Find a partner, the ancient drum beats.  Find a partner.  

Society desperately wants us to be melded with another.  Identifying one’s self as half of a whole is a kind of social passport.  Having a partner is nearly a requirement to be a successful politician.  Our tax code generously rewards two person households.  As recently as the 60s and 70s a woman couldn’t get their own bank account without a husband.  “Oh,” the room exhales.  Someone has verified you as a person by attaching themself to you, attesting in the deepest way possible to the validity of your reasonableness to join civil society.

But I don’t really give a shit about society, these days.  More and more, society doesn’t really give a shit about me.  In today’s world, banks couldn’t care less what your marital status is.  In the Trump era, whether you’re married or not is the very least concern about social fitness.  The tax code hasn’t changed, but boo-hoo, we have to pay taxes.  You get what you get, and you don’t throw a fit.  I can say with certainty that spending time with someone who doesn’t really like you anymore is a waste of time, no matter how much pressure there may be, from within or without, to be half of a whole.

Still, the drum beats like deep tones in a racist colonizer flick where white heroes are lost in the jungle and just start to realize by ominous, rhythmic sounds that dangerous natives are near. 

Blue eyes whip around – where is that frightening sound coming from?  

Boom.  Boom.  Boom.  Fiiind a paaartner.  Boom.  Boom.  Boom.

Raise your machete.  Back toward your blonde safari partner.  

“Chad?  Do you hear that Chad?”  

“Yes.  They’re close now.  Get behind me Karen!”

Boom.  Boom.  Boom.  Fiiind a paaartner.  Boom.  Boom.  Boom.

Still, I am torn.  Does having a partner complete an otherwise incomplete person?  Is that feeling – and I feel it every day, all the time – the true expression of something deeply real about being a person?  Or is it yet another leftover relic of messaging I’ve been bombarded with from a time before I can remember by society, by my parents and family, by the amplification of my own inner echo chamber?  

My own inner echo chamber is probably the biggest culprit.  I remember in my early twenties, I would fall asleep, alone, and look out the window into the night sky and sing in my mind a line from a Sting song, which begins simply:  A-nother night finds me alooone.  Poor me.  I remember thinking, during this same chapter in my life, how brave it was that after her husband of 50+ years died, my grandmother stated, in no uncertain terms, “If I can’t live with Bayliss, I’m not interested in living with anyone else.”  And she didn’t.  And I think she was pretty happy in her later life before dementia led her down darker, falser paths.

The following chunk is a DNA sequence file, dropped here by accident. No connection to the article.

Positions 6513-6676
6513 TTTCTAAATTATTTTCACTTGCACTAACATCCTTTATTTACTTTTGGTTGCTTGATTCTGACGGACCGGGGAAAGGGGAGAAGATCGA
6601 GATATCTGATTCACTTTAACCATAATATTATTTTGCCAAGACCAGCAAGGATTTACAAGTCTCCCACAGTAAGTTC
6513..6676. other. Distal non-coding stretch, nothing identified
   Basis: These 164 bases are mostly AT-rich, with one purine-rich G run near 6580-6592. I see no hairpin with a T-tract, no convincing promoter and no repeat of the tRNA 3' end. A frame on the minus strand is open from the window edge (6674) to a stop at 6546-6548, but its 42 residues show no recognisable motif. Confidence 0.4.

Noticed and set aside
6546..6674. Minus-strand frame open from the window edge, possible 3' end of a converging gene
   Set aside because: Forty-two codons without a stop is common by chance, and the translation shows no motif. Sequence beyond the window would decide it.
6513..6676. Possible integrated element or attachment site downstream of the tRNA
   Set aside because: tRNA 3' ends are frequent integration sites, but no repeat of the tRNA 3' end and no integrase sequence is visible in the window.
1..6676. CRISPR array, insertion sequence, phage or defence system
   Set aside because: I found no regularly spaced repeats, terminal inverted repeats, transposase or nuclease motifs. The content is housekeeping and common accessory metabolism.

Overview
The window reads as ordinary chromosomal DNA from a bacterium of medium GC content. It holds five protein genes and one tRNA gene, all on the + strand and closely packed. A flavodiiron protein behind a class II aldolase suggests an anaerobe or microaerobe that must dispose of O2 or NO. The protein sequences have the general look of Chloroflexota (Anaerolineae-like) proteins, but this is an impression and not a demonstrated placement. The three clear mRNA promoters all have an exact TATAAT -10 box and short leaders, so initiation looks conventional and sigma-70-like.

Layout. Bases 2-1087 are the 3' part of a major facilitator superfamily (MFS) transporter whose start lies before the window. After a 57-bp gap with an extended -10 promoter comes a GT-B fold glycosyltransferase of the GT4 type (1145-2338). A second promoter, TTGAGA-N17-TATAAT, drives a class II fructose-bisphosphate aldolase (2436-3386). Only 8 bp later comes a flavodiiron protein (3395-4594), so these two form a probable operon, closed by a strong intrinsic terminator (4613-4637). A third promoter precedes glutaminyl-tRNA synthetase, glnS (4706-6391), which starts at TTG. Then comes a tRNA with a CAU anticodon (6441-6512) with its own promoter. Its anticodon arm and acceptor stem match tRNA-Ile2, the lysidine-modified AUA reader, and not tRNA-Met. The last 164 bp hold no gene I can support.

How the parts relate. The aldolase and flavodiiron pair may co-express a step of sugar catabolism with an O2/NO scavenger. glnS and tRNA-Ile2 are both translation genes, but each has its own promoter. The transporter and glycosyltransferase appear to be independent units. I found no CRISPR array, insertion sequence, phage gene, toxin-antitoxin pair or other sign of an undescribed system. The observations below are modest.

And I know.  I know.  I’m emerging from a long season of loss and grief.  This isn’t the time for making grand pronouncements.  This journal is love letter to my kids – so that if they’re interested, they might know their father better.  So kids, here’s something I struggle with and always have.  I even struggled with it while I was married.  I struggle with knowing whether there is something fundamentally missing from a person who is without a partner and if I should then heed the drum beat calling us to find a partner . . . fiiind a paaartner.  

Or if I should fight it – strive to overcome a false sense of emptiness unnaturally put there by all the forces that have shaped me.  To be held by someone who truly cares for you is a marvelous and wondrous thing.  But so is waking up without obligation next to a purring cat who is simultaneously the softest thing in the known universe and the sharpest thing.

The sharpest and softest thing in the known universe in an unmade bed no one will care is unmade.

I believe, more and more, in the power of intention – that we draw to us the things we ask for and work toward.  It’s overly simplistic, but I do think intention has power.  It shapes our vision of how to walk in the world.  On this one, I’m torn.  “Wait and see” isn’t a very strong intention.  But kiddos, it’s what I’ve got.  So it will have to do.  

Long-term impermanence

Loss is a crucible carefully laid with mortal things.  Truthfully, we’re so very lucky to have things in our lives that will inevitably succumb to the furnaces of loss.  Love, friendship, mentors, the beauty of new life, full motion in our joints, the gorgeousness of sunsets.  

When I was twenty, my paternal grandfather died of cancer.  Like my father, he went before his time.  He was an excellent man.  Like all of us, he was flawed, but I can say with certainty that in his later life, at least, he had things pretty sorted out.  He spent a great deal of time loving on his grandchildren, of whom I am so very fortunate to be one.  His dying came to me as a shock and I resolutely didn’t have the emotional tools to handle it.  

When someone is dying, the world of the family gets very small.  The family members in charge and those who, like I was, can only watch, do a kind of dance with doctors and nurses and hospice workers and pharmacists on the tiny dancefloor of what’s left of a life.  It’s easy to get swept up in treatment options and medication tweeks.  Around a month before he died, I was, by chance, with my dear Aunt Laurie.  I remember talking with her about Grandpa and was rationally going on about the medication and treatment dance, when she gently stopped me, and pulled me close to her softness and said, “Jay, do you realize?  Grandpa Bayliss is going to die.”